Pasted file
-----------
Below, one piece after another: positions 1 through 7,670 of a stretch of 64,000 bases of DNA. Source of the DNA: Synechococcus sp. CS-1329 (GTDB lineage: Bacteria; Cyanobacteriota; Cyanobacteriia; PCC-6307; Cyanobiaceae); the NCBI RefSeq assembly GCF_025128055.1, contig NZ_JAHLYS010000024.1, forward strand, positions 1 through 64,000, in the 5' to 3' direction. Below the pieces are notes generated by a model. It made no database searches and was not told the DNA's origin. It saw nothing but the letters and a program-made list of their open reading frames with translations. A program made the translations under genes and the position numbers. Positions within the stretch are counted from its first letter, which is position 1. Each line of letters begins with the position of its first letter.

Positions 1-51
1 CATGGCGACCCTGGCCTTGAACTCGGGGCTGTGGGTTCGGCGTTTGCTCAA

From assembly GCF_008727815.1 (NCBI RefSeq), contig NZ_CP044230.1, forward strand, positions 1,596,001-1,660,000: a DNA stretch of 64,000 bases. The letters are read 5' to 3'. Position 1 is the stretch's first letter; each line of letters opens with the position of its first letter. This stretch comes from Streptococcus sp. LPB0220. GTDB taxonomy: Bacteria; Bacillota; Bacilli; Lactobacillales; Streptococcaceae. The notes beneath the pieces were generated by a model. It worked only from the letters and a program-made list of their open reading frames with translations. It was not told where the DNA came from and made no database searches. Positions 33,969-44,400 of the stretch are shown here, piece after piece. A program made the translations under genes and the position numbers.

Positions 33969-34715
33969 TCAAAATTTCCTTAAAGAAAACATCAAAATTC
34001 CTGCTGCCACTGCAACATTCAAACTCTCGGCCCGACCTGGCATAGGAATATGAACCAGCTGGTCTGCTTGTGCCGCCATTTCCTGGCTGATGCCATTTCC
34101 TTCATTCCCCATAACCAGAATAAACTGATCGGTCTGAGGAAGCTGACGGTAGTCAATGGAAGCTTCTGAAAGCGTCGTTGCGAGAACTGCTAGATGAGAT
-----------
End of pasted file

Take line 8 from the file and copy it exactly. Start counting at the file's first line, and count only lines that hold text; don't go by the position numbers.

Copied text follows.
34101 TTCATTCCCCATAACCAGAATAAACTGATCGGTCTGAGGAAGCTGACGGTAGTCAATGGAAGCTTCTGAAAGCGTCGTTGCGAGAACTGCTAGATGAGAT